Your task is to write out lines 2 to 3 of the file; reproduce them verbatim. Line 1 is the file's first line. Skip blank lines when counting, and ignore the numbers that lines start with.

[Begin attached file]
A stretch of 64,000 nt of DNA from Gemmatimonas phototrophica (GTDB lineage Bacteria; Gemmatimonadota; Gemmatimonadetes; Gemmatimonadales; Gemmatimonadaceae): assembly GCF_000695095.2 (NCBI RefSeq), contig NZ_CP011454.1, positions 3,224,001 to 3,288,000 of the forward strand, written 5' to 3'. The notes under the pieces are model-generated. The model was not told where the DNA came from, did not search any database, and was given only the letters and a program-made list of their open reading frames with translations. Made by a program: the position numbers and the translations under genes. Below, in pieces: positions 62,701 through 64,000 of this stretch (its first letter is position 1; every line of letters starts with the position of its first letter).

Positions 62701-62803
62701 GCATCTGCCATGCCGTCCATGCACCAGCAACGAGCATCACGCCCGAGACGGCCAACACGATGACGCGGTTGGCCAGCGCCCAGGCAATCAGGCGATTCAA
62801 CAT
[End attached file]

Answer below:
Positions 62701-62803
62701 GCATCTGCCATGCCGTCCATGCACCAGCAACGAGCATCACGCCCGAGACGGCCAACACGATGACGCGGTTGGCCAGCGCCCAGGCAATCAGGCGATTCAA